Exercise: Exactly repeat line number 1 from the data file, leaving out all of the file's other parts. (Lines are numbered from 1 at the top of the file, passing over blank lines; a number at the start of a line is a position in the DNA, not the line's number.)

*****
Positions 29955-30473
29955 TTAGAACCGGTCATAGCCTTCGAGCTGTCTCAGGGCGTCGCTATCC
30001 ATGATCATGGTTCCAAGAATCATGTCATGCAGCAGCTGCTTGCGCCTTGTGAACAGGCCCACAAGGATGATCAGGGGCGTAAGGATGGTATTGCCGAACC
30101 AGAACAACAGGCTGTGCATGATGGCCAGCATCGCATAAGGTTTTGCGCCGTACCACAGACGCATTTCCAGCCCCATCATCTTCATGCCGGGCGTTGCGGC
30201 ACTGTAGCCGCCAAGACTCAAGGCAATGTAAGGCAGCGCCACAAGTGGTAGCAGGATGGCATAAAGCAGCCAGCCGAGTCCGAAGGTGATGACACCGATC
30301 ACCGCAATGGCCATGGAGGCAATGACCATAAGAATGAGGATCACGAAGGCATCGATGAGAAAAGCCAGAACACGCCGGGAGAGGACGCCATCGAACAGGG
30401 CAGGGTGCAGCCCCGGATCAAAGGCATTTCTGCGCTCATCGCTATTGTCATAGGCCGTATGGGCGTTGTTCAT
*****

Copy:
Positions 29955-30473